''Right now, we are on the precipice of a constitutional crisis. We are about to step into the abyss. I want to talk for a few minutes why we are on that precipice and why we are looking into that abyss,'' Cotton quoted from Schumer's speech in 2005, when the Democrats were in the minority in the Senate.
''Let me first ask a fundamental question: What is the crisis that calls for the undoing of two centuries of tradition? … Are … senators merely doing their jobs as legislators, responding to a generalized public calling for the abolition of the filibuster? Clearly not. It is not the American people at large who are demanding detonation of the nuclear option.''
Times have changed, of course, since Schumer warned that defeating the filibuster, under which 60 votes are required to move legislation forward in the upper chamber of Congress instead of a simple majority of 51, stating that ''the nuclear option is being pushed largely by the radioactive rhetoric of a small band of radicals who hold in their hands the political fortunes of the president.''
Democrats, once determined defenders of the filibuster rule, now find themselves at its mercy in the Senate — split among 48 Democrats, 50 Republicans, and two independents who routinely caucus and vote with Democrats — holding back key Democratic legislation like the current voting reform bill in the Senate.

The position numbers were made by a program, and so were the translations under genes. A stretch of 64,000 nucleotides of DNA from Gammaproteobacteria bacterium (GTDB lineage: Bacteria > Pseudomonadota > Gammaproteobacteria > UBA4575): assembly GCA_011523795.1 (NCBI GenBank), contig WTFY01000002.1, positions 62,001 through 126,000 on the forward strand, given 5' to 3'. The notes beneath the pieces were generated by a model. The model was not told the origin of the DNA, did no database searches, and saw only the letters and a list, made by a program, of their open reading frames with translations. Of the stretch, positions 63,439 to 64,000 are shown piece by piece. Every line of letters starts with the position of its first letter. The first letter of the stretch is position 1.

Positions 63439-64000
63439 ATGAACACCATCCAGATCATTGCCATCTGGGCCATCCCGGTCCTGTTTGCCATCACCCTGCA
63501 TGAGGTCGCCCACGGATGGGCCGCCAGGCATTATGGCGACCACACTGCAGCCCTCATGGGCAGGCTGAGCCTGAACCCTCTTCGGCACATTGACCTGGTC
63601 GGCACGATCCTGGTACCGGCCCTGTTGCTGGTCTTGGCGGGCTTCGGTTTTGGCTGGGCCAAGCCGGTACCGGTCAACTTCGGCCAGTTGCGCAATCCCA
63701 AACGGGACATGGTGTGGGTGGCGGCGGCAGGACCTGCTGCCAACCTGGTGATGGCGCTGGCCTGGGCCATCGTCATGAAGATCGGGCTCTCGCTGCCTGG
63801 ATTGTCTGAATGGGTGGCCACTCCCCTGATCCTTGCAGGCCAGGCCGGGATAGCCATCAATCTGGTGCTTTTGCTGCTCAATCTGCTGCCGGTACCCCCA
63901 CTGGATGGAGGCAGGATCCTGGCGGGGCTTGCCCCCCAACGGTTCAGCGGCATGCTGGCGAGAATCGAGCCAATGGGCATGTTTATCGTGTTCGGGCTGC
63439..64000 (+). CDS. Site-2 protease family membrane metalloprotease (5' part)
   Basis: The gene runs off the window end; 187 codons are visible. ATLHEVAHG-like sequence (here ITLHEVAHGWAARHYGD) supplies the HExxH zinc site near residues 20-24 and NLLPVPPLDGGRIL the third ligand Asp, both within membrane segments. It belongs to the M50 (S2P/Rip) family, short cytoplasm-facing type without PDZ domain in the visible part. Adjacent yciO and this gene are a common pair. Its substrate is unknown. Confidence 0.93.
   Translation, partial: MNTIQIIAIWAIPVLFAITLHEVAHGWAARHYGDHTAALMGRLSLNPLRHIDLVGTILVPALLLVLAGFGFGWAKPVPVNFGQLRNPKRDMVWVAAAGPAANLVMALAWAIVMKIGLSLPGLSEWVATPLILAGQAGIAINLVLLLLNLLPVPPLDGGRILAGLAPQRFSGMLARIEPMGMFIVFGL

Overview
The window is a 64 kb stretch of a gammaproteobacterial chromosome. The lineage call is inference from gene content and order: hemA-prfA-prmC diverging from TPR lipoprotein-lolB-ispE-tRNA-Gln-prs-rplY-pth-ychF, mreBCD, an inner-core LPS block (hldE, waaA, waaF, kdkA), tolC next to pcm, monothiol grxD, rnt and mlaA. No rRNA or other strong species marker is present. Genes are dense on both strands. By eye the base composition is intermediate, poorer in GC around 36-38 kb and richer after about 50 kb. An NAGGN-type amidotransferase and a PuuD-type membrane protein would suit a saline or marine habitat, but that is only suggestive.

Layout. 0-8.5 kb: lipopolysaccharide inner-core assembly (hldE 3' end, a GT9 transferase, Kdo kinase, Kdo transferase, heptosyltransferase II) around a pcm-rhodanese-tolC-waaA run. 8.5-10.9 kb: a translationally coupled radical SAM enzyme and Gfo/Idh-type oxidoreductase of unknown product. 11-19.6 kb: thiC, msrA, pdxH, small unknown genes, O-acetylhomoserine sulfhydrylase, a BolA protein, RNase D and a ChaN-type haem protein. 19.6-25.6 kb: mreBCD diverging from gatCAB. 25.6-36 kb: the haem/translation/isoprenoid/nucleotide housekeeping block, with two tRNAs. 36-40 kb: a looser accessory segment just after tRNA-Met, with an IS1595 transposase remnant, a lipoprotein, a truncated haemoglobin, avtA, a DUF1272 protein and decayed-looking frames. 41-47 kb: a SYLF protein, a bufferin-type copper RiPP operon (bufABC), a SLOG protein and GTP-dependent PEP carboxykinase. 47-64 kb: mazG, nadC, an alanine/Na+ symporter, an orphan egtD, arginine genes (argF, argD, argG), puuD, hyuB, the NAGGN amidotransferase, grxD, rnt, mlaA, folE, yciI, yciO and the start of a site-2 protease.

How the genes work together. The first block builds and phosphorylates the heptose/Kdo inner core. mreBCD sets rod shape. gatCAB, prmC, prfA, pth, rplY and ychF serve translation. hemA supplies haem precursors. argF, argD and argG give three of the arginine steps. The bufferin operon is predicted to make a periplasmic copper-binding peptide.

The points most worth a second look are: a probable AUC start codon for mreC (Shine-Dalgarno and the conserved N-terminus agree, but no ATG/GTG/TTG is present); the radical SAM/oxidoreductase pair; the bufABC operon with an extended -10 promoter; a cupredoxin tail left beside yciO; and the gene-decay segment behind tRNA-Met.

''Over the coming weeks, the Senate will once again consider how to perfect this union and confront the historic challenges facing our democracy,'' Schumer announced in a Jan. 4 story in The Hill. ''We hope our Republican colleagues change course and work with us. But if they do not, the Senate will debate and consider changes to Senate rules on or before Jan. 17, Martin Luther King Jr. Day.''
Schumer spoke of his will to change the rules in March to get parts of President Joe Biden's legislation on election reform and gun rights, both of which have substantial Republican opposition, over the filibuster hurdle by stopping the practice, Politico reported.
At the end of his comments, Cotton mentioned the change in Schumer's posture toward the rule.
''My, how times have changed. Now it's Sen. Schumer's fingers that are hovering over the nuclear button, ready to destroy the filibuster for partisan advantage,'' Cotton announced.
''Think about it — the narrowest majority in Senate history wants to break the Senate rules to control how voters in every state elect senators. Could there be a better argument to preserve the Senate's rules, customs and traditions?''